Run yesterday in The Seattle Post-Intelligencer.
Guest Columnist: The political economy of cowardice and the Russian connection
“The only thing we have to fear is fear itself.”
So said Franklin D. Roosevelt in his 1933 first inaugural address, in the depths of the Great Depression that American greed and excess had done so much to inflict upon the world. Lately, some pundits have taken to claiming that now the only thing we have to fear is lack of fear.
Wrong. For beneath the surface calm — or passivity — lies worse than fear. There is the habit of fear, nurtured over many years. But if fear is natural, the habit of fear, the habitual surrender to fear, is cowardice. And we have, as a nation, come to depend upon it, perhaps even cherish it.
Since 1945, the American economy has been founded on two fantasies, delusions that were once understandable, even useful and laudable. No one could reasonably expect the generation that had endured a decade of privation and then fought a world war, to look too closely at the nature of our long-term prosperity. Across the decades, some dissidents did. They were ignored, vilified, scorned. But now that their jeremiads ring true and their prophecies are coming true, as a Republic, we would do well to summon the courage to understand what they tried for so many decades to tell us.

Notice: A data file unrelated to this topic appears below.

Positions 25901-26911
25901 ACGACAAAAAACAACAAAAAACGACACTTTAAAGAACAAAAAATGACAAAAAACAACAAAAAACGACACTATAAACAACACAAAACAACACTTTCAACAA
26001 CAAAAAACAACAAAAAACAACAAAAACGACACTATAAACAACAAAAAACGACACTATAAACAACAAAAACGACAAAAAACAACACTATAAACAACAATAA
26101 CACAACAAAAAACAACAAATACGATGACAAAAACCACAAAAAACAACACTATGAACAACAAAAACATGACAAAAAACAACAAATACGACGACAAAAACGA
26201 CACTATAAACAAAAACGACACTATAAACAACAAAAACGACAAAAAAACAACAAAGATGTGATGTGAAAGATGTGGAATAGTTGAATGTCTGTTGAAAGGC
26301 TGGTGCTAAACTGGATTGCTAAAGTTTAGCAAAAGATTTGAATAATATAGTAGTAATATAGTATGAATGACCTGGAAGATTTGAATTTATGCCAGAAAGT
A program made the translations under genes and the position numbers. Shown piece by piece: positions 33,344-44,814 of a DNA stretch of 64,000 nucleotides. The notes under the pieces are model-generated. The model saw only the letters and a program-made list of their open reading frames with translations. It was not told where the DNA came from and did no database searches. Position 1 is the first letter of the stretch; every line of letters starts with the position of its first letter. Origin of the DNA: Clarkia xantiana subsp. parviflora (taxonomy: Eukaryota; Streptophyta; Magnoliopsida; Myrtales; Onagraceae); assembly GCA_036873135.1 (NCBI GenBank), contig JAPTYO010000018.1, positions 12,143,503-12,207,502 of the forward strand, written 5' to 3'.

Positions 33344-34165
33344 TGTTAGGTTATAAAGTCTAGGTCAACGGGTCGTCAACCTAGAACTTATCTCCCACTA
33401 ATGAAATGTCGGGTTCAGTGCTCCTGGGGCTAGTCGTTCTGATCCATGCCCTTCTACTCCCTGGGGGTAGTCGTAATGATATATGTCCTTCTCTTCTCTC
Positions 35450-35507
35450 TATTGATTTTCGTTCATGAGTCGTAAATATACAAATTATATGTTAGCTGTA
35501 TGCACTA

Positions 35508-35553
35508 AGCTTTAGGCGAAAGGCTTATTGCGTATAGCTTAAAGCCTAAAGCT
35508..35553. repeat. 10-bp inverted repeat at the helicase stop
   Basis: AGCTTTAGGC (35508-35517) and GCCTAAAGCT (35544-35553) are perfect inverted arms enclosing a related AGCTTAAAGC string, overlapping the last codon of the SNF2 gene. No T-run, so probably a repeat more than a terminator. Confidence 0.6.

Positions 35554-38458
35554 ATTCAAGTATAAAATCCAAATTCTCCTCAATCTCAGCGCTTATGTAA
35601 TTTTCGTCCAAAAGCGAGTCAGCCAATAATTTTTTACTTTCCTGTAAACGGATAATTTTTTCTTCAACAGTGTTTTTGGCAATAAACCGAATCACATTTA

The first fantasy is that a nation can keep its moral soul while making consumption the centerpiece of its existence. The second is that a nation can keep its economic body while pretending that all it has to do is consume.
These are the cowardly fantasies of the president who told the nation to go shopping after 9/11–and the fantastic cowardice of the nation that did.